I have totally slacked off. I bet I haven't taken my scriptures to church since July. How scandalous! I have reasoned that I can't look up scriptures during sacrament meeting, because of grasping little fingers. I don't use them during the second and third hours of church because I'm usually in and out of classrooms or nursery--unless I'm doing sharing time. And even then when I need kids to read scriptures during sharing time, I print out the needed scriptures and give the pieces of paper to the children. Even when I was teaching Sunday School with Brad, I would print out the lesson's scriptures, because I didn't expect the students to bring their scriptures.

What's wrong with this? Well, nothing, in that it isn't a sin exactly. But I have decided that it is a lost opportunity for me, my kids, and the Primary children. I think that it is important to actually open your scriptures, find the verses, mark them if you want, and follow along (as much as little kids can). There seem to be a lot of benefits:
1. You start making it a habit to take your scriptures to church
2. You learn where things are in the scriptures
3. You get used to finding things quickly
4. You mark scriptures for future readings
5. You actually USE your scriptures instead of just carrying them around

I brought all this up in my Primary presidency meeting on Wednesday, and we talked about it. We are going to encourage our classes to bring their scriptures. And, to set the right example, we are going to start bringing and using our own!

Saturday, November 05, 2005

Age, Wisdom, and Reliability

I recently attended a three day conference. The presenter was a man in his late 50's. He was talking about how to be a better teacher. He had at the core of his message a lot of scientific evidence and made several psychological assertions. I don't know whether the information he presented was accurate or not, though I certainly found it believable. In spite of my agreement with the logic of the presentation, I was surprised by the feeling of skepticism I had as I listened to the presentation (even though I accepted).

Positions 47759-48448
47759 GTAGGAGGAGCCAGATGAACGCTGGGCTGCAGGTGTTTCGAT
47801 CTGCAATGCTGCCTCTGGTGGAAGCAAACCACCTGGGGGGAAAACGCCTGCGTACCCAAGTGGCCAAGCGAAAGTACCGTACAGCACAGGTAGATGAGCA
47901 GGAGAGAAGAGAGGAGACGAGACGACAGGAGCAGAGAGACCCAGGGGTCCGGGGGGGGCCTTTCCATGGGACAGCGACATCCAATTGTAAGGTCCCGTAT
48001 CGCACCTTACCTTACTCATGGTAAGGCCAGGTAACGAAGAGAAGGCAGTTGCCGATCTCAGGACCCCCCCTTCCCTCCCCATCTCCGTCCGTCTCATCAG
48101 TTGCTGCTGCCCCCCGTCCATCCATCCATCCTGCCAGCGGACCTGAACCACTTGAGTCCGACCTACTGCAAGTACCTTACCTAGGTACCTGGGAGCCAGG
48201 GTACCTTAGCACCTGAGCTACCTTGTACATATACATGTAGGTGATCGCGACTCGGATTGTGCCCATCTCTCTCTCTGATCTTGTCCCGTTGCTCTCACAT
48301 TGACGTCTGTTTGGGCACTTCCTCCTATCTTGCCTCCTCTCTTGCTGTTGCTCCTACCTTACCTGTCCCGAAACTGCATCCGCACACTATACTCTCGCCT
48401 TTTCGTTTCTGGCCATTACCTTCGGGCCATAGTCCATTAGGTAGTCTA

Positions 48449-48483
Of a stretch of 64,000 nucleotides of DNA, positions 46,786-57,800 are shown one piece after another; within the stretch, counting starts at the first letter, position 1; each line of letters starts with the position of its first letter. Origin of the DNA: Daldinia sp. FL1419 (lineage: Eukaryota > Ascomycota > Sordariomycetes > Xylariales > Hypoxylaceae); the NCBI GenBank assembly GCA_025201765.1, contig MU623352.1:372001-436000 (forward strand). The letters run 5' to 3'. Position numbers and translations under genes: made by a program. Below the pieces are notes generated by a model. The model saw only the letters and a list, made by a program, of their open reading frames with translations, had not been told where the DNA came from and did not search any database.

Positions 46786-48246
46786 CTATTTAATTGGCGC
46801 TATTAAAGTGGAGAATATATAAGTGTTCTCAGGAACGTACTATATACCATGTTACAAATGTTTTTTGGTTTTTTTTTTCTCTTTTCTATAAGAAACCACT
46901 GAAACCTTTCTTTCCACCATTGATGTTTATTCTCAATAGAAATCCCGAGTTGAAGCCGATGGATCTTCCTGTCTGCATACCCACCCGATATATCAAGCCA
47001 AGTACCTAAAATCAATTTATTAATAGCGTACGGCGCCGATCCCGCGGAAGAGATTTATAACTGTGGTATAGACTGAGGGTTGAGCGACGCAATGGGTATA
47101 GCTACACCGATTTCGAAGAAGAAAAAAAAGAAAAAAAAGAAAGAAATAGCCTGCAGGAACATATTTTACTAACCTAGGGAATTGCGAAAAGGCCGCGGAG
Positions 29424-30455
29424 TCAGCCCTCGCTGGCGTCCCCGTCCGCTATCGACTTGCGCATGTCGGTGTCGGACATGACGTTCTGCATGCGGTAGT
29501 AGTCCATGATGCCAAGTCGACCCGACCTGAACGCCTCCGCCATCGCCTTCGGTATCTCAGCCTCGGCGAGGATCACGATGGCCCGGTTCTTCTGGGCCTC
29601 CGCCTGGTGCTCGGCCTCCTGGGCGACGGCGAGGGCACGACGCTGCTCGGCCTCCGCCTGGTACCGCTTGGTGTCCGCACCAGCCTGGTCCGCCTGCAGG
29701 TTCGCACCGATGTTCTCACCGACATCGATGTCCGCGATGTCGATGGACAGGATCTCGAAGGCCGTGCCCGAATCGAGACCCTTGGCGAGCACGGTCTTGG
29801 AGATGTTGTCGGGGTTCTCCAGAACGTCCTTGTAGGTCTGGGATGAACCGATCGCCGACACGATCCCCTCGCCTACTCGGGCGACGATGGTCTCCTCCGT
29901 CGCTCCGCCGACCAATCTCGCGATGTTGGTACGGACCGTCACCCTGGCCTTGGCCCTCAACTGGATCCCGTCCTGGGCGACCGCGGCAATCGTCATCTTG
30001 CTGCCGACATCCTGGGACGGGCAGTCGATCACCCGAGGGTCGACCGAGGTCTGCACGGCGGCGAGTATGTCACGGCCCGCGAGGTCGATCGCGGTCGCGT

Because of the age of the presenter, I thought that he had probably been giving a similar message for many years. If he'd really been citing the same scientific facts year after year, I wondered how many of them would still hold up under the scrutiny of present-day scholarship. After all, new finding alter or overturn old findings all the time. How did I know I could trust what this man was telling me?

Maybe my distrust was more related to the fact that he talked like a Democrat and reminded me of Joe Lieberman. :-) No, it really was the fact that he was older. If he had been a man in his thirties, I would have perceived that this was the information he had just finished digging up and that he was embarking on his quest to share it with the world.

I had a similar feeling of skepticism as I listened to a Mormon scholar who is now retired. I thought, "Sure he was great in his day (I think), but is his information still accurate or is he telling us stuff that's already outdated?" It turns out that I found his presentation to be very convincing and I think he was connected to the important facts. But why the initial doubt? I wonder where that prejudice comes from and how widespread the tendency is to trust younger scholars more than older scholars.

Friday, November 04, 2005

Geometry and the Gospel: Why Formulas Work

Kevin Burtt produced an analogy that I find useful for teaching. Sometimes we use mathematical or geometrical formulas without knowing why they work. That is fine. We'll still get the right result, even if we don't understand WHY it works. The problem comes when we decide that the formula needs to be altered without understanding whether the alteration will work. The analogy to the commandments is obvious and understandable.